December 2023 Curriculum Tips

December 1, 2023

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FSWC Curriculum Connections

By: Kim Quinn, FSWC Educator

B3.5 describe the responses of the Canadian government to human rights violations during the Holocaust.

With the signing of the Universal Declaration of Human Rights in 1948, the United Nations and its allies agreed to the creation and promotion of a world in which all humans receive full safety, dignity, and freedom. Dedicated legal and human rights experts worked on the Declaration for several years; the foremost author and expert on the early draft and final product was Canadian John Peters Humphrey.

Canada’s role in the creation and signing of the Universal Declaration of Human Rights helped ensure the charter would see publication. The Declaration affirmed, for the first time in history, the recognition and condemnation of genocide. It firmly pronounced the rights of all humans to existence, self-expression, and the right to declare and celebrate identity and community. For victims of atrocities early in the 20th century – the Armenian Genocide and Holodomor, to the Holocaust, and the Algerian war – the Declaration allowed them both space to recognize the grievous harm done to them, and affirmed that there would be those who would stand alongside them and other victims, to ensure this would never happen again.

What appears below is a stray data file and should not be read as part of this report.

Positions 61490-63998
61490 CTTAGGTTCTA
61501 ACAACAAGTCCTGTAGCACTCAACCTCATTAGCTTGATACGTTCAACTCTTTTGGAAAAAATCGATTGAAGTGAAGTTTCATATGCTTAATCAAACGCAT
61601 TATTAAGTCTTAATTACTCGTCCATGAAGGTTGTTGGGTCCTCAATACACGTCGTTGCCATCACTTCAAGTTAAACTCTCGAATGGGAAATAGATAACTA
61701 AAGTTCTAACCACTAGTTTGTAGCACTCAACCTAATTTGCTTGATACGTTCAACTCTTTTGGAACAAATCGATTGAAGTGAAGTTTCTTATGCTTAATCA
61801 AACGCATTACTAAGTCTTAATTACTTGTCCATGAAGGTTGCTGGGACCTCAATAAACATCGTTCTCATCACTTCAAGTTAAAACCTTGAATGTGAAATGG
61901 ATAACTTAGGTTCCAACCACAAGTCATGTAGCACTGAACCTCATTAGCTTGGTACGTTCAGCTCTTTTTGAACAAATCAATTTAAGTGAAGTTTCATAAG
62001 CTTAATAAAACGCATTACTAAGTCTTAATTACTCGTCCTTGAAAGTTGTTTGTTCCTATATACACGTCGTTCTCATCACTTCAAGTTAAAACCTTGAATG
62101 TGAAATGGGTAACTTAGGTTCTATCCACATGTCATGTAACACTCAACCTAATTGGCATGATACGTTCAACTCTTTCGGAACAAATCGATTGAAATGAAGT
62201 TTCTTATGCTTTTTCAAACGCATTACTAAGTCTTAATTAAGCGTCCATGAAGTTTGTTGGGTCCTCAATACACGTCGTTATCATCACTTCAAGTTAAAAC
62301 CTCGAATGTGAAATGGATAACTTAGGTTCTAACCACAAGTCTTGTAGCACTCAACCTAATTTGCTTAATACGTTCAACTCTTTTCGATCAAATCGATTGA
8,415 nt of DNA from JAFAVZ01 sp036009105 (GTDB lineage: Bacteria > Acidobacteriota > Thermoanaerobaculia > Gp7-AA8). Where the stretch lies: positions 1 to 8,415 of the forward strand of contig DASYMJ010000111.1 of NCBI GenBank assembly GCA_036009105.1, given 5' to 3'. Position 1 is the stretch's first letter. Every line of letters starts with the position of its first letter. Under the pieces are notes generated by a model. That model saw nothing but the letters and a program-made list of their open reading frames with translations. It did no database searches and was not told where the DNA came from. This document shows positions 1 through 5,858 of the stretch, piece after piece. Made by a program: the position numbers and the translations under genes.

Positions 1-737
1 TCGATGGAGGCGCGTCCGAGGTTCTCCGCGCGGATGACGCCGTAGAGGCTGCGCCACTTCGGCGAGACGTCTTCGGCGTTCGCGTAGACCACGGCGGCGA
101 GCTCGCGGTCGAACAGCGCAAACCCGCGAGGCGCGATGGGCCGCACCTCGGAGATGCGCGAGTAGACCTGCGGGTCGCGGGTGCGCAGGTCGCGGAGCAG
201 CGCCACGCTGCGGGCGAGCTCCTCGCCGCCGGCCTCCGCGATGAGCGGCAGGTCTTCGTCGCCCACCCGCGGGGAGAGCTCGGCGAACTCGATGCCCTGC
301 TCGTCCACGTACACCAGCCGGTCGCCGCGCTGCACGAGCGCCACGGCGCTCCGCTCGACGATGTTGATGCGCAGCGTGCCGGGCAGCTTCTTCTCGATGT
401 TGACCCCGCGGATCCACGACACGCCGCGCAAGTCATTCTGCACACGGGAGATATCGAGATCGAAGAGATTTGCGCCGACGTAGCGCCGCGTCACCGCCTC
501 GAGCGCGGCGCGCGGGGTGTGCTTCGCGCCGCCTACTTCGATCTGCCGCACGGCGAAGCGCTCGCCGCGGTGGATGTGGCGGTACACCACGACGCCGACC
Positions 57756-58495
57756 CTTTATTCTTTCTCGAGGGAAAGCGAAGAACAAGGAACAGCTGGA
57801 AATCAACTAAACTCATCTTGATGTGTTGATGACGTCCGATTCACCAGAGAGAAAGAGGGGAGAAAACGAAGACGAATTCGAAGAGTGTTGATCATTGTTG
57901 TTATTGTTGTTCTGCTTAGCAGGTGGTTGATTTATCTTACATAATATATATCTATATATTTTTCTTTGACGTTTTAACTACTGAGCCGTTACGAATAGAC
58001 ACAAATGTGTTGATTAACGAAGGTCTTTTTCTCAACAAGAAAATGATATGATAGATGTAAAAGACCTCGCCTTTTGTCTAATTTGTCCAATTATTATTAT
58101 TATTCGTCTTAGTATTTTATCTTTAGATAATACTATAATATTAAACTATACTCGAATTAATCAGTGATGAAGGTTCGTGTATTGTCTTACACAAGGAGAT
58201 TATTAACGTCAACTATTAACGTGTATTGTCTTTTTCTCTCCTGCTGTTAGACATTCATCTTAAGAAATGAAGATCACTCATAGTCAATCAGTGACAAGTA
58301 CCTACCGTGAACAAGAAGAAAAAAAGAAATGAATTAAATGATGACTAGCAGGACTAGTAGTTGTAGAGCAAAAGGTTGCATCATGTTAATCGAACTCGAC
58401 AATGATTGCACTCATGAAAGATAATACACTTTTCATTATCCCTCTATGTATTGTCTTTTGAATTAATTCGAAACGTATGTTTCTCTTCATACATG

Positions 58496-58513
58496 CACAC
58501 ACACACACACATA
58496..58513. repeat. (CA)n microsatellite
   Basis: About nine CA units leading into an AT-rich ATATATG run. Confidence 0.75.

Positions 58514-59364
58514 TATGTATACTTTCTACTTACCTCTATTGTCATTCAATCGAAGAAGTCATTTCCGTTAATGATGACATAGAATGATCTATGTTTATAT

If you wish further information on Canadian’s role in the creation of the Universal Declaration of Human Rights, and other resources regarding Jewish history in Canada, the education team at FSWC is compiling an online database for educators, to provide source materials and information to support the new Ontario Social Studies curriculum. Please check future FSWC updates for more.


Universal Declaration of Human Rights Document

Schabas, William A. “Canada and the Adoption of the Universal Declaration of Human Rights.”

The John Peters Humphrey Society of Canada.